Tetradenia riparia is a useful plant in that it flowers in winter when there is little colour in the garden. The misty lilac flowers contrast beautifully with dark purple Magnolia blooms or the magenta flowers of Azalea. In my garden they are in flower at the same time creating a perfect foil for Tetradenia.
The stems are slightly succulent and the aromatic leaves are heart shaped and bright green in colour, making a pleasing background plant during spring and summer. The leaves turn yellow and fall in autumn, prior to flowering. The Ginger Bush is fast growing and will flower in its first year. Male and female flowers are borne on separate plants in spikes which differ in size and shape. The male flower spikes in profusion create more of the “mist” effect than the female flowers which tend to be more compact. The flowers usually appear when the plants are bare and are carried in the top section of the branches.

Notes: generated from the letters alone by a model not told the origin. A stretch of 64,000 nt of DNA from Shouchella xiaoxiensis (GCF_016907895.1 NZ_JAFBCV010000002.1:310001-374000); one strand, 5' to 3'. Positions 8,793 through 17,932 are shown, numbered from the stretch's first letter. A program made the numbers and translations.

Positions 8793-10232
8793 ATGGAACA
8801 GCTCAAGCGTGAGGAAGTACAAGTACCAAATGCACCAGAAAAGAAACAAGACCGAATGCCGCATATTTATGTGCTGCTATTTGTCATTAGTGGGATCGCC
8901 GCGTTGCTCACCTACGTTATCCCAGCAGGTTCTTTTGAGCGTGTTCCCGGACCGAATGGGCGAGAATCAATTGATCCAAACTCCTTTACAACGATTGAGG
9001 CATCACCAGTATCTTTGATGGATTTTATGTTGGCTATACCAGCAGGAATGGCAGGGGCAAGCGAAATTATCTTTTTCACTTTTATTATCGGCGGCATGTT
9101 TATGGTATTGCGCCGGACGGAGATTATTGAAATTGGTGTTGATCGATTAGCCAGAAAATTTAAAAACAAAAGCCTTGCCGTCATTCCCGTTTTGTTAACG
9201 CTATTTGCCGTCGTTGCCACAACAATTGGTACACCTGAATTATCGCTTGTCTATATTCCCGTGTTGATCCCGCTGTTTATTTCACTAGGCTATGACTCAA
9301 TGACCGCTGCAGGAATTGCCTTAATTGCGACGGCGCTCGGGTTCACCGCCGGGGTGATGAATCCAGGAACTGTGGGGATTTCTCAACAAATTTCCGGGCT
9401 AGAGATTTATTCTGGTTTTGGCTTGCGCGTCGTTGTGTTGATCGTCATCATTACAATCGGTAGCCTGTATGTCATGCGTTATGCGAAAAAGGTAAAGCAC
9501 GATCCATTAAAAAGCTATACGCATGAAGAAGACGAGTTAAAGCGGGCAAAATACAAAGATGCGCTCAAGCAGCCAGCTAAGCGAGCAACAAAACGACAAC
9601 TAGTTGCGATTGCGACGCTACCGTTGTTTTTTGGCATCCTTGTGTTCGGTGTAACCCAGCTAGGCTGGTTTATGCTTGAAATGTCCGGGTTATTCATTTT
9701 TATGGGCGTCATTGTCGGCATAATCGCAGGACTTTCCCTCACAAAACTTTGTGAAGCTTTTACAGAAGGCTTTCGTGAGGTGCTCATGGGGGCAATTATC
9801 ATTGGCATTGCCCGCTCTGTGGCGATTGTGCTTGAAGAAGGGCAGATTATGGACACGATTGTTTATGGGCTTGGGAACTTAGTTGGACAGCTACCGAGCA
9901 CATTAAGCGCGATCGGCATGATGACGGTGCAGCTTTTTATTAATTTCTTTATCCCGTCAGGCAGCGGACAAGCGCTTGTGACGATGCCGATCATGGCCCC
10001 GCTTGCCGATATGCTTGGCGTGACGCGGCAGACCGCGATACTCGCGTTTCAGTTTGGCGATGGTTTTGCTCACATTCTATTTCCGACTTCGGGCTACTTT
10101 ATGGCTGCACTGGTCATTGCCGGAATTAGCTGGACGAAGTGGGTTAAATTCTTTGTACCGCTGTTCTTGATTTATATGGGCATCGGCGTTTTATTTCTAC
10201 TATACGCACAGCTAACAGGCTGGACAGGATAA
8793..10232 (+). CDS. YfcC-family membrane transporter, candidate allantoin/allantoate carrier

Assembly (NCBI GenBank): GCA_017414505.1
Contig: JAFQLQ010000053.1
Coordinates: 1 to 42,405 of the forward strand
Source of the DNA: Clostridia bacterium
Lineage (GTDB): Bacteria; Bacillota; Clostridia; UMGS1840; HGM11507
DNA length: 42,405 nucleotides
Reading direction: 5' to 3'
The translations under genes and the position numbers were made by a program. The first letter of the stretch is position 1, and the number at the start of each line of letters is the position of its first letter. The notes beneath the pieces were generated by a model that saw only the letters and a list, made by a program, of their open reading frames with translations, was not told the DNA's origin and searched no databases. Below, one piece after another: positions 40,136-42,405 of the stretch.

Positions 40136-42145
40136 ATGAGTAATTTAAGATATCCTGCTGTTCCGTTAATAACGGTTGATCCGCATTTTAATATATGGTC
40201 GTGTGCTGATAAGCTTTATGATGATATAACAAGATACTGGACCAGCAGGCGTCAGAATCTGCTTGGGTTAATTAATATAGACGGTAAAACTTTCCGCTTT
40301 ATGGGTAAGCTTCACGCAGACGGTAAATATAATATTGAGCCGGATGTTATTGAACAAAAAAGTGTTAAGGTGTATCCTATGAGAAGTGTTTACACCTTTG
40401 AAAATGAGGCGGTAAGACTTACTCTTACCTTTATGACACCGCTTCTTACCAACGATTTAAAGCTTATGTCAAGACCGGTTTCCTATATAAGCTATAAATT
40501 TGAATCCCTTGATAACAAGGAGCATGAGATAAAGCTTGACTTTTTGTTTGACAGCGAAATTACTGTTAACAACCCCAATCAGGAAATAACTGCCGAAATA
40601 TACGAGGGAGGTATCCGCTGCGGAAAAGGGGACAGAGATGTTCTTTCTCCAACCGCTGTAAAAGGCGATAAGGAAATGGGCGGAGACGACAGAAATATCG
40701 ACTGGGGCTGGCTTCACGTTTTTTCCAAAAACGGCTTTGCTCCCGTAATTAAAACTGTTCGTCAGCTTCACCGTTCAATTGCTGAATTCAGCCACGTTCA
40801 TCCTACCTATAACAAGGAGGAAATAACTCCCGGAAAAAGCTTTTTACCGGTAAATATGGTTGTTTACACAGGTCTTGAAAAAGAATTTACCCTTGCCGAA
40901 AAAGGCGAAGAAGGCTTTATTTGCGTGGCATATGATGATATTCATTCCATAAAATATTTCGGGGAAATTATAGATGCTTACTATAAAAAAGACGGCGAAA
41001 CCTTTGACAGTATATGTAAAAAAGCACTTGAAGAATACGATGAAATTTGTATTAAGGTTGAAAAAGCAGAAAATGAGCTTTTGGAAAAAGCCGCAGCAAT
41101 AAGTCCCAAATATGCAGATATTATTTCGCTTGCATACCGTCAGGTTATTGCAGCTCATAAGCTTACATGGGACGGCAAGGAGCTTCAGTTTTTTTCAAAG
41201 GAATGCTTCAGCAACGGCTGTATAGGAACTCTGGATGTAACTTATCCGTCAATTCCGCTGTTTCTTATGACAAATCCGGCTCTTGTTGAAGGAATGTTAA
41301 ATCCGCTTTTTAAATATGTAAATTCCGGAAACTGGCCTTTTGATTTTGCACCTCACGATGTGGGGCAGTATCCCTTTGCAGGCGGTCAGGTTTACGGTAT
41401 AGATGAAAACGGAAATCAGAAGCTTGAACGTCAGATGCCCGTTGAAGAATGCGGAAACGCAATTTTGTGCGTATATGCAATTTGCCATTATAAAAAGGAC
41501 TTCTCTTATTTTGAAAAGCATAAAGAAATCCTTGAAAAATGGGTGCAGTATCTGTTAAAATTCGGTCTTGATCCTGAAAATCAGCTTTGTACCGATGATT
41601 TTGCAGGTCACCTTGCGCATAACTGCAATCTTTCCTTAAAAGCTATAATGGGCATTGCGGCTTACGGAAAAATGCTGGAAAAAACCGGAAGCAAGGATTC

Plant in light, well drained and well composted soil. Mulch well. Tetradenia needs water in summer but not as much in winter. Plant in full sun, except in very hot areas where some shade will be beneficial. Pruning can be done after flowering. I cut mine right down after flowering, that encourages a nice bushy growth. Failing to do so, the plant becomes rather tatty and fails to produce a decent show of flowers.
Tetradenia riparia is associated with a moth of the predominately night-flying Noctuid family, but the flowers also attract other insects which are necessary to bring insect-feeding birds into your garden.
Name derivations: Tetradenia – having four glands; riparia – growing on banks of rivers. This plant was previously classified under the genus Iboza, which was derived from its Zulu name and apparently this refers to the aromatic qualities of the plant.